Next up, our in-house graphics gurus got together with Unai Landa, CTO of Digital Legends to provide their golden rules for achieving console quality games (like their Aftershock) on mobile. As we’ve heard a lot this week, thermal limits are our nemesis so it’s vital to keep this in mind in your development activities. We were shown how innovations in ARM Mali’s new Bifrost architecture, as well as big.LITTLE technology for task allocation, can give you a head start in greater efficiency right from the word go. Unai talked about Digital Legends’ motivations in optimizing their game, Aftershock:
Whilst a lighthearted approach, this is a serious sentiment, and there were 5 key principles to follow to maximise your chances of a console quality, highly performant game that won’t drain your battery in 5 seconds flat. To save me listing them for you here, the helpful folks at Develop Online have published the comprehensive guide.
Once the basics had been established it was super helpful to see the experience of Digital Legends in their real-life application process. They showed practical examples of occlusions culling, overdraw removal, data stream optimization and heaps more and it was much easier to visualise in this real-world setting.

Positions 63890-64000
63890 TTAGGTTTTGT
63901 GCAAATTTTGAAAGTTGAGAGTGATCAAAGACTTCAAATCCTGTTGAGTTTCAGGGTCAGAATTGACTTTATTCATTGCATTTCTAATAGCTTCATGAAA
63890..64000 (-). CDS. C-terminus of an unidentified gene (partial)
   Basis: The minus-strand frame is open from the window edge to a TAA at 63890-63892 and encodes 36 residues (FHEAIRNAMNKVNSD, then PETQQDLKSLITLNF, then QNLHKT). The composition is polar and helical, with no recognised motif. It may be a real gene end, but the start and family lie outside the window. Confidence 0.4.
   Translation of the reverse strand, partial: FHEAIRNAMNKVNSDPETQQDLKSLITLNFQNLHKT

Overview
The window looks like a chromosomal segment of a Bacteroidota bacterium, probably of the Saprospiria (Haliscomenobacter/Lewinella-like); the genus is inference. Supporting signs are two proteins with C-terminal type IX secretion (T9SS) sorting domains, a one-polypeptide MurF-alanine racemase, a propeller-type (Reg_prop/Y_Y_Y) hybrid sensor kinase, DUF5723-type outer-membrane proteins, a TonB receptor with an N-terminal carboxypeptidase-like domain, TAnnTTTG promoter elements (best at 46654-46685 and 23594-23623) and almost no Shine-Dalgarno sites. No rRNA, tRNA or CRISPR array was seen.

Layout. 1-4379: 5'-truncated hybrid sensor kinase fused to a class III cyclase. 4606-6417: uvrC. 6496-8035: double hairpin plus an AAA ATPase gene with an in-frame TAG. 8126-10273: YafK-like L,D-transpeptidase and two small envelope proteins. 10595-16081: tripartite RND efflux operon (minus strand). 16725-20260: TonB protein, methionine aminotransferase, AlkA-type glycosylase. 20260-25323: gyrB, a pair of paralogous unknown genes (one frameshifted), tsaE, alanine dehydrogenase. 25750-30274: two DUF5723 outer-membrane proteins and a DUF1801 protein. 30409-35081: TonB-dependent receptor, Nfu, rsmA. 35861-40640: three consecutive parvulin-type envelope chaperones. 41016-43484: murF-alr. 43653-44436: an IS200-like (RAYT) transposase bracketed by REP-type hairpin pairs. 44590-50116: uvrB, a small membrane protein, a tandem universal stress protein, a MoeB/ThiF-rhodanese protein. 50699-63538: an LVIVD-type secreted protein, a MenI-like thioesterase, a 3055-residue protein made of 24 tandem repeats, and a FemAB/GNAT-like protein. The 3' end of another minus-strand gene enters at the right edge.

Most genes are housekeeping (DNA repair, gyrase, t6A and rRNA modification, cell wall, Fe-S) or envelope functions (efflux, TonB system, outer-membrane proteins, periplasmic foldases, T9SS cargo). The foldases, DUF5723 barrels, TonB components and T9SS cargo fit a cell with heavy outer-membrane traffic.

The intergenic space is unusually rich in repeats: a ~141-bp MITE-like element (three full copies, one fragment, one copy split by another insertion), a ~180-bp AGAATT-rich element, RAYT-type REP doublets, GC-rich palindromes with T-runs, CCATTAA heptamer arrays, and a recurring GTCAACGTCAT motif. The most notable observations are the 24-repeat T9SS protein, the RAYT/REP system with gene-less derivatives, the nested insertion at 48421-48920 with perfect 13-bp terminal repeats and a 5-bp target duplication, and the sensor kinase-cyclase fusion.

Of course, optimizing your game isn’t always easy but once you’ve made it through the key principles, there’s a range of tools that can help a lot and we were taken through a workflow of which to try first to maximise your chances of ironing out any kinks. The first step is to analyse using DS-5 Streamline. This profiles both the CPU and GPU to establish exactly where your issues are. If it turns out they’re in the CPU then you’re all set, Streamline can take you right through the process. If it finds you’re GPU bound you can switch to the Mali Graphics Debugger (MGD) to show you exactly where your application is lagging and you can then move to the offline compiler to optimize your content.
My final session this morning took a much closer look at Vulkan to demonstrate just how many benefits it provides to the developer over OpenGl ES. It’s great to see that in just a year since the API’s release not only have numerous industry players released drivers and SDKs but Vulkan is now also integrated into the Unity engine. Two of the most important features for developers are its improved multithreading capabilities and Multipass, which is similar to ARM’s Local Pixel Storage and ideal for tiled GPU architectures like Mali because each pixel rendered on a subpass can access the results of the previous one. This means less data transfer to the main memory and therefore, less bandwidth use.